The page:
Table 1

Number of Salmonella isolates for age group, year and average annual incidence in Calabria, Italy 2014–2015

At least one family member of the included patients had similar symptoms in 19 cases and, of these, only four were recommended by their general practitioner or community-based paediatrician to have a culture test for the diagnosis of salmonellosis: one of these was positive for Salmonella spp and was included in the study.

All 78 patients who answered the questionnaire sought medical assistance: 54 (69.2%) of them consulted a general practitioner or community-based paediatrician, while 24 (30.8%) went to the emergency department. Antimicrobial agents were used for 78% of the responders, for an average of 9.1 days (±3.9), and 82.3% of the patients from whom we could gather this information were hospitalised, with an average stay of 5.7 days (±3.4). Most frequently used antimicrobial agents were ceftriaxone (41%), sulfamethoxazole/trimethoprim (13.1%), amoxicillin/clavulanic acid (13.1%) and clavulanic acid (8.2%).

All responders referred to the consumption of food deemed to be potentially unsafe. In most cases food eaten within 24–48 hours before the onset of symptoms included milk and milk products (90% of cases); cooked meat (90.5% of cases); sausages (71.4% of cases); cooked eggs (64.3% of cases). Less common was the consumption of cooked (38.6%) and raw (34.3%) vegetables and raw eggs (20%).

Salmonella isolates belonged to 19 serotypes with monophasic variant of S. Typhimurium (S. 4,[5],12:i:-) being the most common (33.3% of the total isolates), followed by S. Typhimurium (21.9% of the total isolates), S. Enteritidis (13.3% of the total isolates), S. Napoli (9.5% of the total isolates) and S. Infantis (2.9% of the total isolates). Other serovars represented 19% of the total isolates (table 2).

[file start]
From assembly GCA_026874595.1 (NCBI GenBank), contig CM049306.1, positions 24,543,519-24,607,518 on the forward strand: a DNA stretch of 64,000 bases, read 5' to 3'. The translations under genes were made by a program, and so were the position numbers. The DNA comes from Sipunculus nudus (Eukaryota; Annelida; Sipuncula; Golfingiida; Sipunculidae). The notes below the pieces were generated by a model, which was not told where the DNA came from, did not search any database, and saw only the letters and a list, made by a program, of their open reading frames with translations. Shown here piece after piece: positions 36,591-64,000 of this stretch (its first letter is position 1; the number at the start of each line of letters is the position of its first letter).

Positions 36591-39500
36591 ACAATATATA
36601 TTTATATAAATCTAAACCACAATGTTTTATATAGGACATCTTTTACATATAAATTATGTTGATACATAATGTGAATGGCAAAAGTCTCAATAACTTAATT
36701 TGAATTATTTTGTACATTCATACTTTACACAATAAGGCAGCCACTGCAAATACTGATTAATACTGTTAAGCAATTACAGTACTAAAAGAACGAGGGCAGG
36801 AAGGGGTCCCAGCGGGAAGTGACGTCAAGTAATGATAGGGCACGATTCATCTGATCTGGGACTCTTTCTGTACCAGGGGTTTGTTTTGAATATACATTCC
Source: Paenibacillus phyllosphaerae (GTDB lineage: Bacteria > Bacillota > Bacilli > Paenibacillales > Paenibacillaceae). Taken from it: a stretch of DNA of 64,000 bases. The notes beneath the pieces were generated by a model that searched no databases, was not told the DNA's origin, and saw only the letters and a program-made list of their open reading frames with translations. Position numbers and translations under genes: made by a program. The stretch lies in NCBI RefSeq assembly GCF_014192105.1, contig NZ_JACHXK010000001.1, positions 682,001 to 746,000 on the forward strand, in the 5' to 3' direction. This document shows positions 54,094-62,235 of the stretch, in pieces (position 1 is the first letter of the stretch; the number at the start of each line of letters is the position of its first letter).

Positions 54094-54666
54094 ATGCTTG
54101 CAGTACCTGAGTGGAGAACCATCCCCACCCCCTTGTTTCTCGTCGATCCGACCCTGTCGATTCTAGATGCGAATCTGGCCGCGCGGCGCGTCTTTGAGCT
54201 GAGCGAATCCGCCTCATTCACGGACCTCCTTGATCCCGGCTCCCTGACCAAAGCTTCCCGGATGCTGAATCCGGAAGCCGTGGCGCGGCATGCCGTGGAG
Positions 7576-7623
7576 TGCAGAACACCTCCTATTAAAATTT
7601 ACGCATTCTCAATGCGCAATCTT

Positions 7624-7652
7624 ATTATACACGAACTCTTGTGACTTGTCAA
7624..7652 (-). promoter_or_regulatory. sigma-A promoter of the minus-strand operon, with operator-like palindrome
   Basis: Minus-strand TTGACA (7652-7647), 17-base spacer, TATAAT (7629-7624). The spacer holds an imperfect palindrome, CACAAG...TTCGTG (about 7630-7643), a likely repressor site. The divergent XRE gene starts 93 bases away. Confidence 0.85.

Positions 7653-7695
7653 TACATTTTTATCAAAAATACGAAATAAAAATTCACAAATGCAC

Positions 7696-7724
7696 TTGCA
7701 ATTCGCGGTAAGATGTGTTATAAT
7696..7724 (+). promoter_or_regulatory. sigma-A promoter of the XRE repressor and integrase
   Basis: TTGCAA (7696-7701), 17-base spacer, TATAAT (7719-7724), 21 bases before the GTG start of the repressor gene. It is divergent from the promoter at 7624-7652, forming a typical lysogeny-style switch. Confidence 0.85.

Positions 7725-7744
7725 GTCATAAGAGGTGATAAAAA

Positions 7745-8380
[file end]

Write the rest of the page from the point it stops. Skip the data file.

Table 2

Antimicrobial resistance patterns of the main Salmonella serovars isolated from human cases in Calabria, 2014–2015

Of all 105 NTS isolates, 30.5% were susceptible to all microbial agents tested. The most common serotypes of pan-susceptible isolates were S. Napoli (100%), S. Enteritidis (50%) and S. Infantis (33.3%). S. Typhimurium serovar 4,[5],12:i:- showed resistance to ampicillin, streptomycin, sulfonamides and tetracyclines (R-type ASSuT) with or without additional resistances in 60% of cases. Over the study period resistance to quinolones tested (nalidixic acid and ciprofloxacin) was seen in 15 (14.3%) of the total isolates and among these the most common serovar was S. Infantis (66.7% of cases) and S. Enteritidis (28.6% of cases) (table 2).

Discussion